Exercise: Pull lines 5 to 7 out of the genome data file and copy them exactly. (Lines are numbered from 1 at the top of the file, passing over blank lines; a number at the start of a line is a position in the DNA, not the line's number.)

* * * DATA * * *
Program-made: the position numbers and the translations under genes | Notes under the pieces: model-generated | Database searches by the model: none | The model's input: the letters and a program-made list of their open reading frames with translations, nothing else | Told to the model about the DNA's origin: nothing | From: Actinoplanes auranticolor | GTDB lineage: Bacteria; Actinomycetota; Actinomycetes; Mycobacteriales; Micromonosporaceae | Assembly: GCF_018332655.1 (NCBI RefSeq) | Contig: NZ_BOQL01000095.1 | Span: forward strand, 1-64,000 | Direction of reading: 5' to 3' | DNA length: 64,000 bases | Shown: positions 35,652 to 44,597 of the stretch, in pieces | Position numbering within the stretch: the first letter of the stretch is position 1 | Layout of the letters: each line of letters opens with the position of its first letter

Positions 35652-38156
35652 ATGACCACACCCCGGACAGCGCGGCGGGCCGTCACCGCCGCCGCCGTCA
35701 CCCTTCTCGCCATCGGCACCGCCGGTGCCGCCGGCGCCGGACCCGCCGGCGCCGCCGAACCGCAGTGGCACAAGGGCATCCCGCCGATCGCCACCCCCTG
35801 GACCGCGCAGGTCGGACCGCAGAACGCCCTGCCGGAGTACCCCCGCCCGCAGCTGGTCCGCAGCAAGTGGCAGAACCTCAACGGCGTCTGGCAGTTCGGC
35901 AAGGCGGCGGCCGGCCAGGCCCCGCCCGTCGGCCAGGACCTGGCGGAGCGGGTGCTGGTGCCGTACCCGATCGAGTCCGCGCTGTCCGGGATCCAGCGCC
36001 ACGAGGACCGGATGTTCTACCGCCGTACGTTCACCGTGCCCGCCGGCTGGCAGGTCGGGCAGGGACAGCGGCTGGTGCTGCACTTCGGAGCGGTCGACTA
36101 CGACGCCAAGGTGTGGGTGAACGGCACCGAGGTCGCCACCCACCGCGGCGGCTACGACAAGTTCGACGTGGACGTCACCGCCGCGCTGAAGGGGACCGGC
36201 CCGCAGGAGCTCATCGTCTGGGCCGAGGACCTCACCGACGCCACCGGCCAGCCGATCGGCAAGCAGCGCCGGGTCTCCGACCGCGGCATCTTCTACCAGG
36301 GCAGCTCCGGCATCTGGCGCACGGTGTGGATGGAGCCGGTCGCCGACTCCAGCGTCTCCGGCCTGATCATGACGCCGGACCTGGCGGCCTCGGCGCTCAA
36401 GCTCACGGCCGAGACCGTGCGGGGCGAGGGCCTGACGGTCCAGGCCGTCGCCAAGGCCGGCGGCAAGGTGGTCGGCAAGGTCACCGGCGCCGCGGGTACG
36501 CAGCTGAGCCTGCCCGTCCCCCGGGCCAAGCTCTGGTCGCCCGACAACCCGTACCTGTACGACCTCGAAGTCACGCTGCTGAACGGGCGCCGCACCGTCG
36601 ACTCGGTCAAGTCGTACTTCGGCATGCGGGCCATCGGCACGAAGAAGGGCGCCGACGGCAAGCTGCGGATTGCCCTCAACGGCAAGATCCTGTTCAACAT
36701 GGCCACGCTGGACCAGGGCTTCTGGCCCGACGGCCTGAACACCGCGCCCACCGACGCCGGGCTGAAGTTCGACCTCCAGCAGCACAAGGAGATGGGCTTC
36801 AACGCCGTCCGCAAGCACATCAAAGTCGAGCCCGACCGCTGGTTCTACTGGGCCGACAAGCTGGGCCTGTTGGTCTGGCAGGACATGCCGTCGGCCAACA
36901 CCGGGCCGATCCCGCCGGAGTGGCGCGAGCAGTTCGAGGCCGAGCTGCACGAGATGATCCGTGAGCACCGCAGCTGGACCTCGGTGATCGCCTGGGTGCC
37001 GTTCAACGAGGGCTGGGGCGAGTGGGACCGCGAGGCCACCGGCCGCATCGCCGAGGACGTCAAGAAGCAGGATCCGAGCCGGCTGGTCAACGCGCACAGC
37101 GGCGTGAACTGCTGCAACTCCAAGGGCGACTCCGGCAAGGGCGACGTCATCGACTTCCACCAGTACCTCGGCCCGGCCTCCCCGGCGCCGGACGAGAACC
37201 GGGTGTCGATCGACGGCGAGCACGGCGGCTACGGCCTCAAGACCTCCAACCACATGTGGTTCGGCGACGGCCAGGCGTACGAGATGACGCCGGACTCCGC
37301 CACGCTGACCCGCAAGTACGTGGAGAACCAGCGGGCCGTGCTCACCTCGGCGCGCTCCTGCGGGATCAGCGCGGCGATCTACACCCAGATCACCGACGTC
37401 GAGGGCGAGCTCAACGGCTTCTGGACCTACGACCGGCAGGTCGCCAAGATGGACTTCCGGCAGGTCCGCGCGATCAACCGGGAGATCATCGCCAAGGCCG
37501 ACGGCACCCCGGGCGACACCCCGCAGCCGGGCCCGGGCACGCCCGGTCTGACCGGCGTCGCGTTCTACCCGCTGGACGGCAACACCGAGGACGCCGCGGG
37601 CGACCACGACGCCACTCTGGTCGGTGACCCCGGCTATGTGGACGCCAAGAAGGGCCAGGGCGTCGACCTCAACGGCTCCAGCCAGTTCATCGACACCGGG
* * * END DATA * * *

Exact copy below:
35801 GACCGCGCAGGTCGGACCGCAGAACGCCCTGCCGGAGTACCCCCGCCCGCAGCTGGTCCGCAGCAAGTGGCAGAACCTCAACGGCGTCTGGCAGTTCGGC
35901 AAGGCGGCGGCCGGCCAGGCCCCGCCCGTCGGCCAGGACCTGGCGGAGCGGGTGCTGGTGCCGTACCCGATCGAGTCCGCGCTGTCCGGGATCCAGCGCC
36001 ACGAGGACCGGATGTTCTACCGCCGTACGTTCACCGTGCCCGCCGGCTGGCAGGTCGGGCAGGGACAGCGGCTGGTGCTGCACTTCGGAGCGGTCGACTA